Brenda's Memoir

The Cast of Characters: Dad

Wednesday, September 02, 2009

The Cast of Characters: Dad

Dad stretched to call himself five feet eight inches. A Golden Gloves Bantam Weight boxing champion, he was wiry, athletic and smart---long torso, short legs and low-slung ass. His white blond hair and crystal clear blue eyes completed the image of the bon vivant. He dropped out of high school and joined the Navy but was discharged after a diagnosis of rheumatic fever. With carpentry skills learned from his father, he expanded his knowledge enough to build whatever needed building. There are gorgeous limestone homes and tall office buildings in Evansville, IN built by my Dad's own hands and overseen by his intellect. The word-on-the-street was that he could read a set of architectural plans and bid a job better than any contractor in town. Mom once pointed out to me that my Dad had the same occupation as this man in our church that I thought was "rich folk." To say that he blew a successful career and a brilliant mind on wine, women and song would be a generous interpretation of Dad's career path.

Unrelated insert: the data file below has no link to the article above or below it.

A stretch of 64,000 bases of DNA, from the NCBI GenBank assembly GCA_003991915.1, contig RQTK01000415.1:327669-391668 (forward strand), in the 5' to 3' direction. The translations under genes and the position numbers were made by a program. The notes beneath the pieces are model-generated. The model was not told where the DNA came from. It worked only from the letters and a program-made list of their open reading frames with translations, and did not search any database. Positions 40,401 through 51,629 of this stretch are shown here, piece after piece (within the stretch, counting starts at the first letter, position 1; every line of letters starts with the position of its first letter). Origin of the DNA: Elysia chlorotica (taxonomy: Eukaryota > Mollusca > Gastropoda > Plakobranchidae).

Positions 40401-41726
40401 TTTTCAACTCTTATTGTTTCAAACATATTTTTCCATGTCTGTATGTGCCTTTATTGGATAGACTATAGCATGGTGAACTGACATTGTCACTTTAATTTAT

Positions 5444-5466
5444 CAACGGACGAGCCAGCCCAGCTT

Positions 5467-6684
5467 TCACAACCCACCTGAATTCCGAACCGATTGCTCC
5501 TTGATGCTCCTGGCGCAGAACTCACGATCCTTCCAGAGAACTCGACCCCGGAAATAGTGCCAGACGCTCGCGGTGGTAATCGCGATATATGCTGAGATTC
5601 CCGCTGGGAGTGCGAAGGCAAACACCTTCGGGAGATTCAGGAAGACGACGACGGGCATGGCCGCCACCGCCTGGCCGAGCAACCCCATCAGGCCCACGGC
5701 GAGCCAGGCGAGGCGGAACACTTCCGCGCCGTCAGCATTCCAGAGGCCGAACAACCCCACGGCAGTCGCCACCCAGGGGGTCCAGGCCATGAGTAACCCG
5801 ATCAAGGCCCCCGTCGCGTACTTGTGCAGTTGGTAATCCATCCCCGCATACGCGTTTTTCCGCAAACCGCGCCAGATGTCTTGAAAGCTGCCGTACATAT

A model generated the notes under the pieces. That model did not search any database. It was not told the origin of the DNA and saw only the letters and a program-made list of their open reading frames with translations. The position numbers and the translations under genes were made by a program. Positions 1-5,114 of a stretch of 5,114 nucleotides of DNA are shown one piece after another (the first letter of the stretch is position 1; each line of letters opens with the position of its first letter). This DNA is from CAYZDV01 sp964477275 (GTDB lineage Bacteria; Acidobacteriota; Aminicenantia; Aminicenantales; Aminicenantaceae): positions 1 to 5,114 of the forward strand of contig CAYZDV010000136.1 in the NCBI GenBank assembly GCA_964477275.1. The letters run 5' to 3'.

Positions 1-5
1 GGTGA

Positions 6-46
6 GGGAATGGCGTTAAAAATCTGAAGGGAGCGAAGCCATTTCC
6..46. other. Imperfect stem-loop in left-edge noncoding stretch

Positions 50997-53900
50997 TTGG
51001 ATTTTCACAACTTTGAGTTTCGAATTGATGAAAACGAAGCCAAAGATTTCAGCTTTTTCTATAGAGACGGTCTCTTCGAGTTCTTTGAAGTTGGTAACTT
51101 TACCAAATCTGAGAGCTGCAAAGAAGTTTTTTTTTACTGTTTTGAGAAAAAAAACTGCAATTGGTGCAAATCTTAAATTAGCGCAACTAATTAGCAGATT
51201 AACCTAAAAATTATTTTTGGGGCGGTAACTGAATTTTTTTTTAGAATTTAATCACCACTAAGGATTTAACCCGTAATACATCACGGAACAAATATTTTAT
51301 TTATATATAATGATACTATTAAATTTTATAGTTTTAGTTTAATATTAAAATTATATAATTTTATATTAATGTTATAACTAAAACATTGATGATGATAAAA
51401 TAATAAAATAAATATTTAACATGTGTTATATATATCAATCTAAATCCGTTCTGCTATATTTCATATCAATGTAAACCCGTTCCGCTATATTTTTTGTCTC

The house on St. Joseph Avenue in Evansville, IN provides my earliest memories of Dad. I must have been about six, brother, Bill, eight and Bonnie was a baby.  It was one of the only houses where I actually remember him living with us. We got our first black and white TV at that house. Dad hooked it up in the small living room of the shot gun house and it almost seemed like we were a 'normal' family---whatever that means.